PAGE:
According to the website Open Secrets, which tracks federal campaign contributions, US Immigration Reform PAC’s total receipts for 2012 to date are over $14,500 with almost four months to go before Election Day. While this figure is relatively low, it is up almost ten-fold from the last election cycle, where the PAC only received a little over $1500 in total receipts. In the 2012 cycle, US Immigration Reform PAC has donated $2500 to congressional candidates, so far.
 
Open Secrets also lists individual donors who have given $200 or more to the PAC. Among the donors for 2012 is Sharon Barnes, a longtime board member of the Federation for American Immigration Reform (FAIR), an extreme anti-immigration group that was founded by John Tanton in 1979. Barnes, who has donated $300 to date, formerly sat on the editorial advisory board of Tanton’s anti-immigrant journal, The Social Contract. Another contributor of over $200 is John Rohe, who, along with his wife, donated a combined $500 to the PAC for the 2012 election cycle. Rohe is a good friend of John and Mary Lou Tanton, even penning the couple’s biography, which was published in 2002. Rohe is also the Vice President of Philanthropy at the Colcom Foundation, an organization that donates millions of dollars to anti-immigrant groups each year.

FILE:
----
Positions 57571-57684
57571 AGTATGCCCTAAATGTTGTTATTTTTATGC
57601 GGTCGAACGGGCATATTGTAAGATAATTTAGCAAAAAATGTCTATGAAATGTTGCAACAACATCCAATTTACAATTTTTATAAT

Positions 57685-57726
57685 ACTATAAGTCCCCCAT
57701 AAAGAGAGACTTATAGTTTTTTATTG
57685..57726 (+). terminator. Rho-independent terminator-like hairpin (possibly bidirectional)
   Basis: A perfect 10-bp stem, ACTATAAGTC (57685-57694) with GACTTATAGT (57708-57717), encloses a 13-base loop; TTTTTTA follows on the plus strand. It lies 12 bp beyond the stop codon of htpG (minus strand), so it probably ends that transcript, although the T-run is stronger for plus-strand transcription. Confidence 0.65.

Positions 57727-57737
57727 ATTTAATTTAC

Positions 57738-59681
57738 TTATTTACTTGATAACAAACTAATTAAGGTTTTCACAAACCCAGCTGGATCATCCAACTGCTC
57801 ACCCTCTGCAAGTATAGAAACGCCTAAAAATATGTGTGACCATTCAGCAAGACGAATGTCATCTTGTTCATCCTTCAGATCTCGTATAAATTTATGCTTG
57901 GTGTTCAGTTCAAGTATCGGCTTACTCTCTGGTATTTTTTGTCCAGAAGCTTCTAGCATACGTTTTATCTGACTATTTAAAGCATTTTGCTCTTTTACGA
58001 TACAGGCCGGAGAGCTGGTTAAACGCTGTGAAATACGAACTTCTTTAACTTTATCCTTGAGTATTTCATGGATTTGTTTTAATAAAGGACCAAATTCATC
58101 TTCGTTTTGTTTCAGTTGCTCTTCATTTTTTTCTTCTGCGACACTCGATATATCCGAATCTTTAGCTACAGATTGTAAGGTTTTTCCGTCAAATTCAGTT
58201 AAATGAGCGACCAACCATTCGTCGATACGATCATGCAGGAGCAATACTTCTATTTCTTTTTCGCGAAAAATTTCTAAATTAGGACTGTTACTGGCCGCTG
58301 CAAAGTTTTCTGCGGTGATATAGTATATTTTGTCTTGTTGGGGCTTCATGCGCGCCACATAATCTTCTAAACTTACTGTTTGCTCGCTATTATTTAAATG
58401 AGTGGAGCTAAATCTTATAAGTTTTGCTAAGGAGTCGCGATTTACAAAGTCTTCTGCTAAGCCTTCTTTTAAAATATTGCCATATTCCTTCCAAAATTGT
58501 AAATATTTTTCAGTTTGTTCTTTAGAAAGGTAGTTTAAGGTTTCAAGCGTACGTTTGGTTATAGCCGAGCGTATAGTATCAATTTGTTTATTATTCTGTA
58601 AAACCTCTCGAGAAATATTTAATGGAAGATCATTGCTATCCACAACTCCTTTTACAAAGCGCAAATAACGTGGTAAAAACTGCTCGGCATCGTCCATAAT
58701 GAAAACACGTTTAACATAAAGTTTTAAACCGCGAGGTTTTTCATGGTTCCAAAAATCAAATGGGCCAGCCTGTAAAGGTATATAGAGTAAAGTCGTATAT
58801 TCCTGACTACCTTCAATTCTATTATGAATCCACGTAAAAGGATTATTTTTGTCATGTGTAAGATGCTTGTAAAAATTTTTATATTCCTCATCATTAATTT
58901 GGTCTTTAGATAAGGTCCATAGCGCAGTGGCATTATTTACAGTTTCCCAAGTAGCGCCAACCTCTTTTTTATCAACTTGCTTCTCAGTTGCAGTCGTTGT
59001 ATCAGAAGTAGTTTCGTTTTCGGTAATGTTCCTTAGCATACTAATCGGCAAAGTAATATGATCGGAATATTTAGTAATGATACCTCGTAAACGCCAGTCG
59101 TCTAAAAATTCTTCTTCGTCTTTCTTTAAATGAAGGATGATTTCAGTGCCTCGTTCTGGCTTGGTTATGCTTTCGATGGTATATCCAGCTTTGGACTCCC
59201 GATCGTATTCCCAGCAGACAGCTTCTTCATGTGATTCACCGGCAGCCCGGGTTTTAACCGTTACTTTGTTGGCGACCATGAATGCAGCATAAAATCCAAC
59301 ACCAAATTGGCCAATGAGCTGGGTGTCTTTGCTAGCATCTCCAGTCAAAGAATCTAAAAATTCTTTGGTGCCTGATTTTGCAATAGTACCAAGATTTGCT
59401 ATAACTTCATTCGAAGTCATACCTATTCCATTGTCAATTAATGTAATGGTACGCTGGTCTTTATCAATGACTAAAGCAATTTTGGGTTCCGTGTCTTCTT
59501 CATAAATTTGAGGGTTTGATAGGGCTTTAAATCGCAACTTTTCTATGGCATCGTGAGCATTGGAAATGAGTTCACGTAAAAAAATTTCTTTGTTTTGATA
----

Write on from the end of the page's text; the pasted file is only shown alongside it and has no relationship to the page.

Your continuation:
It is no surprise that US Immigration Reform PAC’s contributions are up since immigration is a hot-button issue in the 2012 election cycle. The four congressional candidates that the PAC has donated to thus far in 2012 are Lou Barletta (R-PA), Paul Broun (R-GA), Steve King (R-IA) and Allen West (R-FL). 
 

As a 501(c)(3) non-profit charitable organization, ADL does not endorse or oppose any candidates for political office.